Thanks to renewed efforts to save its ecosystem, the Bohai Sea in east China should see its pollution easing and depleted fish stocks recover in the years ahead.
That is the news from the Ministry of Agriculture, which released the Bohai Fauna and Flora Resources Conservation Regulations, yesterday, outlining how it will strictly curb overfishing and illegal discharges of pollutants into the sea.
The landmark regulations will take effect on May 1, replacing a statute formulated in 1991, said Li Jianhua, vice-director of the ministry's Fisheries Bureau.
The 78,000-square-kilometre sea has been an economic lifeline for tens of thousands of fishermen in surrounding Tianjin Municipality, Shandong, Liaoning and Hebei provinces.
Yet it has become the most heavily polluted of China's coastal waters, largely because of industrial, agricultural wastes, daily sewage and oil spillage spewing into its waters, scientists say.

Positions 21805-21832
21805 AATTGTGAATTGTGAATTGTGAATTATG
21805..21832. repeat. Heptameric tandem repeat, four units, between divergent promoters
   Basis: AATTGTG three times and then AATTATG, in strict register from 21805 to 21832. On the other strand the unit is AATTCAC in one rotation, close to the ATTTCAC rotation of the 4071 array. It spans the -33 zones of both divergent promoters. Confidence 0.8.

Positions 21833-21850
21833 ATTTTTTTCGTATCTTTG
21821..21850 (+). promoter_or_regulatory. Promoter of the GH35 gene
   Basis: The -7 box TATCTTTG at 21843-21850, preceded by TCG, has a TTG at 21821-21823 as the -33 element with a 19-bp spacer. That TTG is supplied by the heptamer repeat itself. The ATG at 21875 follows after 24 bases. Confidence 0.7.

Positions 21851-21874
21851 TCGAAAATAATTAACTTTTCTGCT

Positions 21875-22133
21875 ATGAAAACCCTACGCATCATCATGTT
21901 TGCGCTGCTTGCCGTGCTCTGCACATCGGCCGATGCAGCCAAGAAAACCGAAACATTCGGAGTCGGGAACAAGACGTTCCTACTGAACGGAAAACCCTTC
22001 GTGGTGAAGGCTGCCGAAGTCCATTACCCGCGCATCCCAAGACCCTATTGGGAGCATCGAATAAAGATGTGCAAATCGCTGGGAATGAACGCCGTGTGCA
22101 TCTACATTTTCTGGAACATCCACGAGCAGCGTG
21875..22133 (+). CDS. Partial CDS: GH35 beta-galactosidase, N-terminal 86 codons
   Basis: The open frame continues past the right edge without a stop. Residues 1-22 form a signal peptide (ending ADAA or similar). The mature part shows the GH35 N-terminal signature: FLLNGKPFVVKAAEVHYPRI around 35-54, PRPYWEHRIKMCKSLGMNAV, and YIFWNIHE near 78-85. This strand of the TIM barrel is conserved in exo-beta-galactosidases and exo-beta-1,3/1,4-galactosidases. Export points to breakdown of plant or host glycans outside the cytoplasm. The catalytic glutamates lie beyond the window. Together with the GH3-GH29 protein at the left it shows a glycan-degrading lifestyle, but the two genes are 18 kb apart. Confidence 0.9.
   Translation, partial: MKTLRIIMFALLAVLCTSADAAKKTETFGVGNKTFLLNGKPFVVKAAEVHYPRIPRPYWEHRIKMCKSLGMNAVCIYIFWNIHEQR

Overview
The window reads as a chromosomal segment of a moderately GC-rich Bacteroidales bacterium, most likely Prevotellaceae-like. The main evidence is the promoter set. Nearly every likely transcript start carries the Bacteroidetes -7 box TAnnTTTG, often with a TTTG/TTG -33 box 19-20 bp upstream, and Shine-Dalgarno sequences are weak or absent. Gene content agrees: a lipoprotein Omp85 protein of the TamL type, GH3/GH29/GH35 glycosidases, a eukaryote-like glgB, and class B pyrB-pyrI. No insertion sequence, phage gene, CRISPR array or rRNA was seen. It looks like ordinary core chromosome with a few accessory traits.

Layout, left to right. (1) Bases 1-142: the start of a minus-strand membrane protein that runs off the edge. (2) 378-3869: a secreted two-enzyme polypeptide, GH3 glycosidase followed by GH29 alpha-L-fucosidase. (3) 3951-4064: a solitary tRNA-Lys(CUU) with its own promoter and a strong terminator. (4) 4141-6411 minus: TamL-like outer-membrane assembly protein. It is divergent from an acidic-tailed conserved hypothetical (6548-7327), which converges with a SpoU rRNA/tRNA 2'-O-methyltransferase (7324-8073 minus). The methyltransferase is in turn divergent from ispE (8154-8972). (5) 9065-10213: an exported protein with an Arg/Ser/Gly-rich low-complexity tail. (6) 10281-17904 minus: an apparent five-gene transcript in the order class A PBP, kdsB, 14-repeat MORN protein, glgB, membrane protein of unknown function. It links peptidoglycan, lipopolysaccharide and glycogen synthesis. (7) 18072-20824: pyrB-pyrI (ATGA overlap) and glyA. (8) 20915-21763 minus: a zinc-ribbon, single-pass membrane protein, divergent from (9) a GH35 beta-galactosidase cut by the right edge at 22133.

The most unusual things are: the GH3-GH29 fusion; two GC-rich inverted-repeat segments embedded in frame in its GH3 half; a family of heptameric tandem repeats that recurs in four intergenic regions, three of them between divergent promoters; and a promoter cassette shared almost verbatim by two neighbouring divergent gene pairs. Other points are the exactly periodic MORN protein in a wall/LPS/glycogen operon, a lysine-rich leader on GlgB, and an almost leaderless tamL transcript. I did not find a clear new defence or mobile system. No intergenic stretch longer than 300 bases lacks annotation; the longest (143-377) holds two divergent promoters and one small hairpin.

In 1992, figures showed that about one-fourth of the sea area was contaminated. The polluted area expanded to 41.3 percent by 2002, bureau statistics indicated.
Pollution, coupled with the over-exploitation by fisheries, has cut the annual take of prawns - one of the most commercially important and abundant species in Bohai - from 340,000 tons in the 1970s to slightly more than 1,000 tons, according to the ministry.
To reverse the situation, the ministry's new rules stipulates that permits are needed for fishing or for building breeding farms.
Fishing will be confined to specific areas and periods with quotas and with only approved fishing tools, according to the rules.
In particular, no fry or genetically-modified fish species or species foreign to Bohai are allowed to be released or raised in the aquatic farms without approval from the Ministry of Agriculture, the regulations state.
(China Daily April 1, 2004)